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How small is affordable in Raleigh? A new law regarding tiny homes could address Raleigh’s affordable housing shortage.
Big houses are big business right now with nary a home to spare—and the housing market is setting price records monthly. Enter the potential game changer: tiny living.
Now, joining the popular pocket-size living craze, the City of Oaks may be seeing more tiny houses, thanks to recommended zoning rule changes that would allow for the construction of tiny homes—meaning sub-600 square feet. (City Council will hear public input on Dec. 7.)
So are tiny homes the future of Raleigh real estate? Well, as these residences are typically half the cost of a standard house—if not more—it would certainly come as good news for those struggling to afford a home in Raleigh’s current market, providing locals with a cheaper (albeit smaller) option when it comes to housing.
But Tiny Homes Raleigh owner Dexter Tillet isn’t convinced. “I don’t think it’s going to be the future,” he says, “but I think there’s going to be space for it. A lot of people really value it. I think it’s just gonna give Raleigh citizens more options, and that’s what we really want.” Tillet adds that, if you look at cities across the country with similar growth as Raleigh—like Portland, Oregon, where he lived for about a year—almost every house has a tiny house addition. It’s just one way in which city officials can handle the density and growth that Raleigh is facing.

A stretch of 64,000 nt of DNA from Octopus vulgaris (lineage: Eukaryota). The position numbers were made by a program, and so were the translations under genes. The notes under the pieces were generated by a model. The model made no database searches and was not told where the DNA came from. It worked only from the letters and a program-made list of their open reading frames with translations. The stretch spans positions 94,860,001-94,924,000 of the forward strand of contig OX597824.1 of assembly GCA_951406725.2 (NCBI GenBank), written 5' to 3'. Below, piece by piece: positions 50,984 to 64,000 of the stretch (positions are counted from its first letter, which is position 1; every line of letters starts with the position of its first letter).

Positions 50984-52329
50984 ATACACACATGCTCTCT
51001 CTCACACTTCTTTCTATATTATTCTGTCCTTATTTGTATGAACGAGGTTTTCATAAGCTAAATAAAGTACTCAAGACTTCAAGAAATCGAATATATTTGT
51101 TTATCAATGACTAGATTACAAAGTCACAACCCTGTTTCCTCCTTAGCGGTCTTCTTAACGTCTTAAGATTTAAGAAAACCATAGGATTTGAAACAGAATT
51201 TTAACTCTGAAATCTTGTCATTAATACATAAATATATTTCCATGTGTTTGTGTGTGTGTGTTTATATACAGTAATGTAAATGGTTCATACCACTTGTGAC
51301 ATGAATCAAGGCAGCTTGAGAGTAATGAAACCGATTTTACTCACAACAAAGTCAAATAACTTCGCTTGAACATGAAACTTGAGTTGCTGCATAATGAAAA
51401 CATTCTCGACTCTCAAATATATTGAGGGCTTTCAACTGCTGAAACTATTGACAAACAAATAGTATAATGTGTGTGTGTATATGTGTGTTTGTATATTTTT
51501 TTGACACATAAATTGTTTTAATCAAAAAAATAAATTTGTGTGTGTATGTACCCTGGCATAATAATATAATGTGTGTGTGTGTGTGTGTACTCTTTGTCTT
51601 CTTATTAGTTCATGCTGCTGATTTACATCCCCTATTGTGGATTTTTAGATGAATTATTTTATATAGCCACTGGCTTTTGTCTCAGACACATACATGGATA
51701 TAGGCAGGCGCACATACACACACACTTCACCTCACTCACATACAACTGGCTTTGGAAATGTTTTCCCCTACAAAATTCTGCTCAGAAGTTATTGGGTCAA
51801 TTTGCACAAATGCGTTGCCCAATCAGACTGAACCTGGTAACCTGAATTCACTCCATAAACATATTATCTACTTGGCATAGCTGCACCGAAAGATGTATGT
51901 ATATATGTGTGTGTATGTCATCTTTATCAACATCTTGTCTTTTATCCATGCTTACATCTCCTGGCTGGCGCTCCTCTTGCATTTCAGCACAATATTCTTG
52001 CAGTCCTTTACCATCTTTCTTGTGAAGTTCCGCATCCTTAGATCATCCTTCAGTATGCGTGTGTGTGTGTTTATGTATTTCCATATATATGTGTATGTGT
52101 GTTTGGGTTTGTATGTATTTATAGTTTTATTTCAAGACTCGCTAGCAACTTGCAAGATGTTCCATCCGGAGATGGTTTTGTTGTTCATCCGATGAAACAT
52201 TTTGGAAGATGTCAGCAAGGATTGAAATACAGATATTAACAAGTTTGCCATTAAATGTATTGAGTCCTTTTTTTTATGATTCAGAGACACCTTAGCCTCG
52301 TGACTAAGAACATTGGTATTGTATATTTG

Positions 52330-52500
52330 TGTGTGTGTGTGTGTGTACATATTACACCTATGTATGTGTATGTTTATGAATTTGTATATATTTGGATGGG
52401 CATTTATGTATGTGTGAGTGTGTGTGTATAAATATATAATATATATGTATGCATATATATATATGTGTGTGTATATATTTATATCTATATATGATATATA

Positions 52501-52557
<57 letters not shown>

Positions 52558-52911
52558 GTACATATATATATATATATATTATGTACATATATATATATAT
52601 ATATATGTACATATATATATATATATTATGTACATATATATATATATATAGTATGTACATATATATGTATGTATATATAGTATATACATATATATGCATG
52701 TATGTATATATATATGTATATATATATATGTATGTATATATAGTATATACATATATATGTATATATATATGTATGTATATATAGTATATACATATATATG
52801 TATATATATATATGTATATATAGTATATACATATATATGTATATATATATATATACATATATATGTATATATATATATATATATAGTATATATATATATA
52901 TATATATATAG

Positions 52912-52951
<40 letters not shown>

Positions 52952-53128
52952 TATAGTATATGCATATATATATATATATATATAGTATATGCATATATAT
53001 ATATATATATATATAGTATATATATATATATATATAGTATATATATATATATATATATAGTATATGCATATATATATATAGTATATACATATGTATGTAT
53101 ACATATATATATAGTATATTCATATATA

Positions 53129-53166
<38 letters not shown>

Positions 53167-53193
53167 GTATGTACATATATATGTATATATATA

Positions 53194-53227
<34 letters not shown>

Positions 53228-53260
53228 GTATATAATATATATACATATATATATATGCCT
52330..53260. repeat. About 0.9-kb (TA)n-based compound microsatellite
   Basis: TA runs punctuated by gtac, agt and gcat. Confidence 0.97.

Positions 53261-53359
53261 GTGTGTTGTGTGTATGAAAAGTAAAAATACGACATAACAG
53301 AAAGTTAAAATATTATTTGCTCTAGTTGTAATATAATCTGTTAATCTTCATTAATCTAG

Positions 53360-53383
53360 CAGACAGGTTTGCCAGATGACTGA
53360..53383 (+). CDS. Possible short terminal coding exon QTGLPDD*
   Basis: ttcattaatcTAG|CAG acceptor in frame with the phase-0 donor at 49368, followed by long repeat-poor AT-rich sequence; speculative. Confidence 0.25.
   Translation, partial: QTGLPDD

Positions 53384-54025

Besides price, smaller spaces are also attractive in that many people aren’t looking for huge living spaces right now. During the pandemic, we saw people make a mass exodus for the burbs and bigger spaces—because quarantine and WFH—but since the world has reopened again (pause for applause), we’ve seen a rapid rewind, if not reversal, in that cultural shift. Now sick of their four walls, people want to mix and mingle… and just want a place to lay their heads—and spend their dollars on experiences.
But when it comes to tiny homes, functionality and outdoor space aren’t a compromise—in fact, it’s the most attractive aspect, according to Tillet. These small residences offer a little front yard, a backyard, plumbing and their own HVAC unit. “I think tiny homes give a really good option—especially for multifamily—for a different type of living,” he says.
And tiny living isn’t confined to tiny houses. Take Midtown’s newest development, Raleigh Iron Works, which is offering 430- to 865-square-foot micro, studio and one-bedroom units in its multifamily rental building that put an emphasis on amenities and location rather than square footage—providing yet another option for cheaper, smaller living. The developers say their goal in the design of these efficient floor plans is to provide right-size living to fit the needs of today’s renters.
So what’s next? If City Council approves the tiny homes changes, it would allow these petite pads to be built as standalone buildings or in tiny-home communities with shared open space. “So just like a housing development you would have for a subdivision for a neighborhood, it’s the same thing, but just a smaller footprint and more density,” explains Tillet. “It’s just a lot more people utilizing that land. So I think that’s what we have to do as a growing city, and one of the benefits of living in a tiny home is knowing what you want, knowing what you don’t want and kind of just simplifying your life.” After all, a simple life is a happy life.
Median sales price of Wake County real estate
- $209 million+
October real estate sales (of transactions worth $30+ million) in Wake County
Highest millennial homeownership rate in U.S.
Average cost of a tiny home nationally in August
Max square footage of Raleigh tiny homes
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